Album Review : Granger Smith – Country Things, Vol. 1 & 2

Review by Peter Coates –

Volumes 1 & 2
BBR Music Group

Granger Smith must be one of the nicest guys I have ever met in the industry, when we met him a couple of years ago on his trip Down Under – and is clearly much more than just another country singer.

He and wife Amber then suffered every parent’s nightmare when their youngest son River passed away in a drowning incident at their home in June 2019 – one can only imagine the impact on the family.

Over the past 12 months Granger has been working on his 10th studio album, and Country Things has been released in two parts, and includes a couple of collaborations with alter-ego Earl Dibbles Jr which are always good value, and looks to share their country state of mind!

The album is all about the things that money and politics and status can’t buy. The full-length album is meant to be listened to like a rollercoaster ride. It has all the highs and lows, is personal, and, in the end, should leave the listener satisfied, and ultimately be something of a watershed for Granger, marking the start of the next musical chapter.

Volume 1 opens up with the title track Country Things as a classical old-time feel-good number, with a fiddle, guitar-picking and lap steel all adding to the sensation of something really warm and positive – co-written by BK from Florida Georgia Line.  This stems in part from the whole COVID-19 situation with the sense of family being drawn back into those important priorities.

Hate You Like I love You has a bit more of a modern country ballad sound to it, with lush production and bittersweet lyrics, while I Kill Spiders is another big-sounding ballad, with a special message of fatherly pride to daughter London based around the child-like terror of a spider in bed.   The first single was That’s Why I Love Dirt Roads, and has that modern edge to the country feel, catchy as anything with a glorious chorus bringing a big-sky feel to the number – all about how dirt roads are for reflection as well as driving on!

Mexico opens up like another modern country ballad, and then explodes into a soaring guitar-driven anthem which has the hairs up on the back of my neck from the passion and emotion which oozes from the grooves.  There is nothing particularly original here, think Tequila from Dan & Shay and you will get the picture, but there is some wonderful delicate guitar-work at the close.  Current fave on this volume is the heavier country-rock standard Chevys, Hemis, Yotas and Fords which has a tasty little bluegrass guitar-lick in the background and some good-time riffing and crisp drumming which sees the band rock out like Aldean or Brantley would do.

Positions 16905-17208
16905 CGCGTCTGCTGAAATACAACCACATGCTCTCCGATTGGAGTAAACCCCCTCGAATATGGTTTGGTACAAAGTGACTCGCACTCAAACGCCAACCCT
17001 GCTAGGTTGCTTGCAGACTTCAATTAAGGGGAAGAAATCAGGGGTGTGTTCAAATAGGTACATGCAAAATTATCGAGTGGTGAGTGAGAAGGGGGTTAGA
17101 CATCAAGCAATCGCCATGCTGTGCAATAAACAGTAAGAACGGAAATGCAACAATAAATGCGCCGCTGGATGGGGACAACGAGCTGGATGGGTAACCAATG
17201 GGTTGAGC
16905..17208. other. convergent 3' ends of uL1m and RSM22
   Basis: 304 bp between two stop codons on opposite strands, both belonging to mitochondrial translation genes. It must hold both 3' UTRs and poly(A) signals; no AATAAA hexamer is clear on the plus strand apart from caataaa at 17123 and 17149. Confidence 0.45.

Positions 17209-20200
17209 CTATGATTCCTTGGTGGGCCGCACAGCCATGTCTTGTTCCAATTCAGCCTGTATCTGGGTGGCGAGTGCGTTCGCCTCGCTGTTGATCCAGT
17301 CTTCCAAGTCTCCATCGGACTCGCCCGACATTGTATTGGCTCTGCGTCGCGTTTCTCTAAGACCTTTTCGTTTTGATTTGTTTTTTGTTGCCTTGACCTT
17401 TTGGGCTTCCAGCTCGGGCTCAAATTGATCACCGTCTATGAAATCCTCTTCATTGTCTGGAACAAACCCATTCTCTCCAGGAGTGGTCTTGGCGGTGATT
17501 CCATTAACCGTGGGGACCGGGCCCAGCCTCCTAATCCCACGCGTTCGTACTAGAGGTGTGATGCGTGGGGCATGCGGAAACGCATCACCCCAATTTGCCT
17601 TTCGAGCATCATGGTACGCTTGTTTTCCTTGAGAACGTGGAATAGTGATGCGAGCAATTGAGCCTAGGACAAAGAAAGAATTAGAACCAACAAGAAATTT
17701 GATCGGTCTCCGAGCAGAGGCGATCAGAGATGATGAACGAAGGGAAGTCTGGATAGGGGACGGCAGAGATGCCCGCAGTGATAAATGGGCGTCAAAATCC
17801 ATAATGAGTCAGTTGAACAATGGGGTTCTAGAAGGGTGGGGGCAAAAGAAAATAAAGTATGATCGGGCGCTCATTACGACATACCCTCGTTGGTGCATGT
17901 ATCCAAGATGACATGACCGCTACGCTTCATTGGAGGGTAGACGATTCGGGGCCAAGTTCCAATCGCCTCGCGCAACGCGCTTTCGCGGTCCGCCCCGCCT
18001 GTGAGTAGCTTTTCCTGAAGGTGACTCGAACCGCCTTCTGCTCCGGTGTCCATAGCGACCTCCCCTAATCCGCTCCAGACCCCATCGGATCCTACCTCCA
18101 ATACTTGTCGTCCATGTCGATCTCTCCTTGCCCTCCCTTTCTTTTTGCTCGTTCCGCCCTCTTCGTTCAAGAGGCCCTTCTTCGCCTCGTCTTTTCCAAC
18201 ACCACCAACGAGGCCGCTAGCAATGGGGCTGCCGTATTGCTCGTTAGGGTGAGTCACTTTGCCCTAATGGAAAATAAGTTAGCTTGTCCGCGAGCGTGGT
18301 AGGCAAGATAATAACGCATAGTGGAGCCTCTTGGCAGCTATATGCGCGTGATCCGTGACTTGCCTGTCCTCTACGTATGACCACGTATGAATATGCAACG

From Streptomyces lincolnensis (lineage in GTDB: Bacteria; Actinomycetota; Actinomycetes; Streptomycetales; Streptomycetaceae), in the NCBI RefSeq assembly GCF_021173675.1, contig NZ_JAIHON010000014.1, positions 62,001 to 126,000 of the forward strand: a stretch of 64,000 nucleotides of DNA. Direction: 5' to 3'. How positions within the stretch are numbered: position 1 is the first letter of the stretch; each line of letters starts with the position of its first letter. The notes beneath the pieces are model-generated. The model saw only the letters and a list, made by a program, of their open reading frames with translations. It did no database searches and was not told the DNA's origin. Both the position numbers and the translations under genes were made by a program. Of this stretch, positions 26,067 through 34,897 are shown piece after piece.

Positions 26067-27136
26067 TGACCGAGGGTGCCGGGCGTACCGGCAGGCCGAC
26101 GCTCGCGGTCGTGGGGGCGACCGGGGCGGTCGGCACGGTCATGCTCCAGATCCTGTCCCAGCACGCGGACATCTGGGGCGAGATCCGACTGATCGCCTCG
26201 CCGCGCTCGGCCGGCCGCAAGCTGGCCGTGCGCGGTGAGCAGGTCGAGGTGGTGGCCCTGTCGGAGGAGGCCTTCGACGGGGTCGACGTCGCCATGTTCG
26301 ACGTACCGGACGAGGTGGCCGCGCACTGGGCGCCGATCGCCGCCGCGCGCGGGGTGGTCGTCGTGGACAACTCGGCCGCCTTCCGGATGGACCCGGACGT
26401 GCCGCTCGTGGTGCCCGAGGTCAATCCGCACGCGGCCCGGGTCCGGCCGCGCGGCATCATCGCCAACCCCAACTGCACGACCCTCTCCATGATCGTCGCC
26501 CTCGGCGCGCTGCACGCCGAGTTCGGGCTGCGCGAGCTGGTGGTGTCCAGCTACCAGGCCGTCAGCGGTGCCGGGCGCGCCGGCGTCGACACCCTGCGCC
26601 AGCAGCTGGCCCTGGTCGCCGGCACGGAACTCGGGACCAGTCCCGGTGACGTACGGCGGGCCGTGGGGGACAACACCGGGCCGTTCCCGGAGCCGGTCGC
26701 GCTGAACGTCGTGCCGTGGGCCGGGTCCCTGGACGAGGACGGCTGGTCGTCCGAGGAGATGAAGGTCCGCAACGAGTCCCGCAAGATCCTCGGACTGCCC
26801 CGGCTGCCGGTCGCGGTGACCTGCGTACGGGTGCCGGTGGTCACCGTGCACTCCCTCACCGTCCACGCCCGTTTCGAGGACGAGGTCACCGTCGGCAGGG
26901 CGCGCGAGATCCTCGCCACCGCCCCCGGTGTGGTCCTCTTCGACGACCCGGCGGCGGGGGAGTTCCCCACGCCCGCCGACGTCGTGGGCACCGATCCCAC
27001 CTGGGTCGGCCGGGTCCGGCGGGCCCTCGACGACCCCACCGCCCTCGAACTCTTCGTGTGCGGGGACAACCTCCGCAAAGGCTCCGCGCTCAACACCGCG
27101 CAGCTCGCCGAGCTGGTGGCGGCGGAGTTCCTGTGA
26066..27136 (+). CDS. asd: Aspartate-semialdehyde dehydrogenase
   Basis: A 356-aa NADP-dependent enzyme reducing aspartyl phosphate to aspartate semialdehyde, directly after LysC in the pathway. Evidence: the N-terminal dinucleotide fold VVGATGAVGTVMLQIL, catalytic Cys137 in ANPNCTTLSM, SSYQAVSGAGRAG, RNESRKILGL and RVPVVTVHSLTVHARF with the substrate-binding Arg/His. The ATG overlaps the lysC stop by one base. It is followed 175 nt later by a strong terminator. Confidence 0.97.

Where some of Granger’s work is solid but unsurprising, there is nothing ordinary about Heroes, a celebration of the real people in the world, the unsung heroes of society, from teachers, farmers and nurses to single mums and the first responders, and this one really digs deep and stirs up the emotion in the listener without ever being kitschy or cheesy.

I love Earl Dibbles Jr and most of what he has brought to the party, but the closer Country & Ya Know It which basically takes If Your happy & You Know It and changes the words, is a bit disappointing – would have worked better just to throw one chorus into the song rather than drag it out multiple times.  It will of course be a cracking song at all Country festival shows!

Granger Smith
Volume 2 opens with another gentle ballad, Man Made, which flips the concept to reflect that while men may be responsible for making the world, the men have been made by the women of the world.  The same vibe runs through the lyrics of Buy A Boy A Baseball, such a positive life lesson that one feels will be Granger’s approach to parenting – the track swings along with a terrific melody, and leaves such a sweet taste behind it.

There is another feel-good life lesson in Anything Like Me which features a huge drum sound and some soaring harmonies, before That’s What Love looks Like, which again gives a sense of the sorts of things that Granger has been drawn back to in the past 2 years, with some meaningful words paired with an honest backing track that provides the perfect combination to deliver the message of love coming to us in a myriad of different ways.

A funked-up party anthem gives us a brief history of the Smith family in Where I Get It From, and there is a dirty southern guitar sound that drives the riff while the backing band and drums bring the noise – very Luke Bryan or Dustin Lynch, and great fun all round.  6 String Stories has a delicate acoustic guitar intro and some soft double-tracked vocals which highlight the quality of Granger’s vocal delivery as well as his (and his co-writers) lyrics – it has a real feel of the classic Dirt Road Diary country classic, filled with homespun emotion and raw passion of memories, good and bad!  Yet again Granger drags the listener into his world and touches the soul in ways that can’t fail to generate a response.

The last two tracks feature our good buddy Earl Dibbles Jr and there is a calypso feel to Workaholic which bounces along as Earl explains just how hard he is working…..”Break, break, break, breakin’ my back, Breakin’ out the cooler with the six-pack, Breakin’ line on the Creekside, Puttin’ in overtime, I’m a workaholic”.

There have been a few solid rockers in the past albums, and Diesel is the pick of the bunch – featuring the usual spoken intro before the guitars crank up and it all gets loud – big guitars, big drums, still undeniably country, but you can see the barbed-wire tattoo and the chewing tobacco through it all.  A great little guitar solo, some cracking riffs, all packed into a 3 minute classic helping to end the record with a real Yee Yee punch!

Earl Dibbles Jr interviews Granger: 

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